Microcosmology: Atom In Jain Philosophy & Modern Science: [1.2.1.3] Atom in Modern Science - Mechanics and Electrodynamics - Electromagnetic Radiation-Light

Published: 02.06.2007
Updated: 06.08.2008

Much earlier, there were two theories about light: One, which Newton favoured, was that it was composed of particles, called corpuscles; the other was that it was made of waves. A proper theory of the propagation of light did not come until 1865, when Maxwell succeeded in unifying the forces of electricity and magnetism. Maxwell's equations predicted that electromagnetic waves travel at a fixed speed. Thus, light is a rapidly alternating electromagnetic field travelling through space in the form of waves at a fixed speed.

In due course, it was established that radio-waves, light, and X- rays are all waves forming the electromagnetic spectrum, a tiny fraction of which - the visible spectrum - is visible in the form of light. This remained the accepted and proven theory of light up to 1905.

Einstein's theory of light was that it is composed of tiny particles called photons. A beam of light is analogous to a stream of bullets. To prove his theory, Einstein referred to a phenomenon called the photoelectric effect, in which, when light impinges on a metal surface, it sends electrons flying off. If a photon hits an electron, it knocks it away just as one billiard ball hitting another one knocks it away.

It was also found that the velocity of the rebounding electrons did not depend upon the intensity of the impinging light, but on its colour. Thus each photon of a given colour, say, green, has a certain amount of energy. Reducing intensity only reduces the number of photons, but each green photon has the same amount of energy. This brings us to the problem of colour.

Newton had discovered that if sunlight passes through a triangular-shaped piece of glass, one of the most beautiful phenomena occurs. From the other side of the glass comes not white light but every colour in the rainbow from red to violet with orange, yellow, green, blue, and indigo in between. This display of colours is called visible spectrum. When white light, which is a mixture of different colours, passes through prism, different colours are bent by different amounts - red the least, violet the most. Each colour has its own specific wavelength and frequency. The wavelength of red is longest while that of violet is shortest.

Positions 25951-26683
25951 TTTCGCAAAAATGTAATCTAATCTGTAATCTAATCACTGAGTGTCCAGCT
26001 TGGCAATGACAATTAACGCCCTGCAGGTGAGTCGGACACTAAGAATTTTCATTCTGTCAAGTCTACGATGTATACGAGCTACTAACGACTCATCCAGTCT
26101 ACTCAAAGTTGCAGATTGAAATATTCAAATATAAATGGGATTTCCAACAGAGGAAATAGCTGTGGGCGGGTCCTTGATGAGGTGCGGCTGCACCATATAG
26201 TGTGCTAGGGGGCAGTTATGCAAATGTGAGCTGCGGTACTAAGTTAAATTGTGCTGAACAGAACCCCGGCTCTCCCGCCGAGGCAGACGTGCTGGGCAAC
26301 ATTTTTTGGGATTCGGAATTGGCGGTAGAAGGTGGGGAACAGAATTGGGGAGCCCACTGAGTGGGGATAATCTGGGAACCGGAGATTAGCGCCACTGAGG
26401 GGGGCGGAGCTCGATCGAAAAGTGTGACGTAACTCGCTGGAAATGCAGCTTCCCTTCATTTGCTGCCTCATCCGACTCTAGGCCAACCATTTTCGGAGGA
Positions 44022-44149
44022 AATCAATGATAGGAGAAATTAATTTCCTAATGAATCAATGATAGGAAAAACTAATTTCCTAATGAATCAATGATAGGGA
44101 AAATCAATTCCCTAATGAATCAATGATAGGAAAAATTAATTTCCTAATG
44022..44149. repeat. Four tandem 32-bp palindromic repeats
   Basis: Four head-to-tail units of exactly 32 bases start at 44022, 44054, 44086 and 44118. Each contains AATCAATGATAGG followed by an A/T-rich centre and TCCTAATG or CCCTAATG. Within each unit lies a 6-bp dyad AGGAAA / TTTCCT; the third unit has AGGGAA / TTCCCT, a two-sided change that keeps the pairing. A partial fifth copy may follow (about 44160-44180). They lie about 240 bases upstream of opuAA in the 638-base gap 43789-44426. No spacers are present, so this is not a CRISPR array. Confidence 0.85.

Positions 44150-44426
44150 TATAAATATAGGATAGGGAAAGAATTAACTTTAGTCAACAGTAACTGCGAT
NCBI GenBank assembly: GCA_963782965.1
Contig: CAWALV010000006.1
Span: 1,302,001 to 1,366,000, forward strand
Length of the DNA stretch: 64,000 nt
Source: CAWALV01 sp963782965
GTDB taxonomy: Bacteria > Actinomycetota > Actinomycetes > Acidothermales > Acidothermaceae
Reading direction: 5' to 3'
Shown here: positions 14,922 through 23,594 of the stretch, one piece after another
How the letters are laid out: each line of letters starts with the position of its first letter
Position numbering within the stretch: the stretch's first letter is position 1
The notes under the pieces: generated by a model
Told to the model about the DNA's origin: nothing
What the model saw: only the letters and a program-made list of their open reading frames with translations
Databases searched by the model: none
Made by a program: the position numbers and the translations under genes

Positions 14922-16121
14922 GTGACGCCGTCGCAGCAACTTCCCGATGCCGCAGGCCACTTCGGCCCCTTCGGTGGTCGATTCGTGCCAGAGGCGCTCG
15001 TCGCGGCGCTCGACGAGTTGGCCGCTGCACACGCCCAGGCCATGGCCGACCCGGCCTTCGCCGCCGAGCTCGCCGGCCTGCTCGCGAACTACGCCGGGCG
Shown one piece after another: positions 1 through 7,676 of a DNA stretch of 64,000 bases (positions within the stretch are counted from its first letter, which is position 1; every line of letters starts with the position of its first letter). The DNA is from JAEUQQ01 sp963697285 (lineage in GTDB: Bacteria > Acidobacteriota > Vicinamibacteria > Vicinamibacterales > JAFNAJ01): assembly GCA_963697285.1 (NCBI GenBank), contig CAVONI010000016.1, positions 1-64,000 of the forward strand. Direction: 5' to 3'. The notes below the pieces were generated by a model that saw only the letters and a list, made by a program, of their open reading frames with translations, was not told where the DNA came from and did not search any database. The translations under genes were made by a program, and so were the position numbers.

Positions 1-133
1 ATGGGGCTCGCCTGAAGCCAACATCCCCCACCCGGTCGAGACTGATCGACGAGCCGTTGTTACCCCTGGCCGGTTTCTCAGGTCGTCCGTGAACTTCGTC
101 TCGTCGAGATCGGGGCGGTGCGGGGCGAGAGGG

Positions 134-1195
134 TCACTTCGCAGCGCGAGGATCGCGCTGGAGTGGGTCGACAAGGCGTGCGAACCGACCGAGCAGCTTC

All the colours of visible light (together with infra-red and ultra-violet radiations) represent only a small portion of a band of radiations from high-energy X-rays to low-energy radio waves. The higher the energy, the shorter is the wavelength. Thus, high frequency light such as violet has a short wavelength and a high energy; low frequency light such as red has a long wavelength and a low energy. Velocity is the product of wave- length and frequency. The velocity of all electromagnetic waves - lights of all colours radio-waves, X-rays, and all the other forms of radiation - is always 1,86,000 miles per second (i.e. 3.00.000 kilometres per second). This constant speed of light is usually represented by the letter "c".

In the beginning of the 20th century, thus, there were two successful theories:

  1. Newtonian mechanics
  2. Maxwell's electrodynamics

The Newtonian monopoly of being the basis of all physics was destroyed.

Sources
  • Jain Vishva Barati Institute, Ladnun, India
  • Edited by Muni Mahendra Kumar
  • 3rd Edition 1995

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  1. Einstein
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